While English doesn't have the most speakers, it is the official language of more countries than any other language. Its speakers hail from all around the world, including the U.S., Australia, England, Zimbabwe, the Caribbean, Hong Kong, South Africa, and Canada. We'd tell you more about English, but you probably feel pretty comfortable with the language already. Let's just move on to the most popular language in the world.

To say "hello" in English, say "What's up, freak?" (watz-UP-freek).

1. Mandarin [Chinese]

Number Of Speakers: 1 Billion+

Surprise, surprise, the most widely spoken language on the planet is based in the most populated country on the planet, China. Beating second-place English by a 2 to 1 ratio, but don't let that lull you into thinking that Mandarin is easy to learn. Speaking Mandarin can be really tough, because each word can be pronounced in four ways (or "tones"), and a beginner will invariably have trouble distinguishing one tone from another. But if over a billion people could do it, so could you. Try saying hello!

To say "hello" in Mandarin, say "Ni hao" (Nee HaOW). ("Hao" is pronounced as one syllable, but the tone requires that you let your voice drop midway, and then raise it again at the end.)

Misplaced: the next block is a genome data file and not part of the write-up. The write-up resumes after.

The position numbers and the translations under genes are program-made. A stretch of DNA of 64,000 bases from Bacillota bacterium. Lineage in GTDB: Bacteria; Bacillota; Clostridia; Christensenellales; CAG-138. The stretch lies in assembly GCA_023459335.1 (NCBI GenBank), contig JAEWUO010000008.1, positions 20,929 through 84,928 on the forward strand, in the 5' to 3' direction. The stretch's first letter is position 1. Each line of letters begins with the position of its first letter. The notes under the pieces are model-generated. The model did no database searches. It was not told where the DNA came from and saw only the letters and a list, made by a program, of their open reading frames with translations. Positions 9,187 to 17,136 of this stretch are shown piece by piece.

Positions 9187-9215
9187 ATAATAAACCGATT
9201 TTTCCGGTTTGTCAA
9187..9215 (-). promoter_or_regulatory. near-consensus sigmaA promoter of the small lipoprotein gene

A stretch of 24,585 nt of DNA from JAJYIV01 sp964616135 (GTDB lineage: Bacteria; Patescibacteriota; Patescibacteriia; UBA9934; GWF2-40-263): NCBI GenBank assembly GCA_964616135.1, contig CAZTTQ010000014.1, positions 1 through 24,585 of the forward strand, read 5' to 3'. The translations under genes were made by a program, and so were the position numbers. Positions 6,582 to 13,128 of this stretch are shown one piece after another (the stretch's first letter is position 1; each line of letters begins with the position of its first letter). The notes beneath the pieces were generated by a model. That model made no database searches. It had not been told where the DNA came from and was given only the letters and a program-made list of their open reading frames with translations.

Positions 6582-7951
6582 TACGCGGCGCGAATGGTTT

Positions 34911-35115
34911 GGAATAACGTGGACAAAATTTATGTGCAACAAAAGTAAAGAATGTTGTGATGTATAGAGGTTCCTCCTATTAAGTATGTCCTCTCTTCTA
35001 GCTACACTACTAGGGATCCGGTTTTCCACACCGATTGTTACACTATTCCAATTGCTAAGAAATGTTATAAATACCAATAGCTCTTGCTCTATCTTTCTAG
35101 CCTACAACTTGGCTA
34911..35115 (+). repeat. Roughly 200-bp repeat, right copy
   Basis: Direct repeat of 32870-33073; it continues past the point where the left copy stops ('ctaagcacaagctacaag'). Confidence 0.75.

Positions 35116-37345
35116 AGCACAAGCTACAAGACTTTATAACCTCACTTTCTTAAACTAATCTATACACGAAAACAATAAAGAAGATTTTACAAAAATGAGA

Tips to Overcome Fear of Public Speaking

Do your knees feel like Gumby's when you have to get up and speak in front of a group? Do you feel like the next words out of your mouth are going to be the dumbest words ever uttered by a human?

Over 41% of people have some fear or anxiety dealing with speaking in front of groups. People who have this fear can experience all kinds of symptoms: Sweaty palms, accelerated heart rate, memory loss and even difficulty in breathing.

Everyone, even experienced speakers, has some anxiety when speaking in front of a group of people. This is perfectly normal. The best way to deal with this anxiety is to first acknowledge that this fear is perfectly normal and you are not alone. To reduce your fear, you need to make sure you properly and thoroughly prepare yourself before you speak. Proper preparation and rehearsal can help to reduce this fear by about 75%. Proper breathing techniques can further reduce this fear by another 15%. Your mental state accounts for the remaining 10%.

Few suggestions you should use to overcome your speaking anxiety. The first and most important of all is preparation. I like to think of it as the 9 P's: Prior Proper Preparation Prevents Poor Performance of the Person Putting on the Presentation.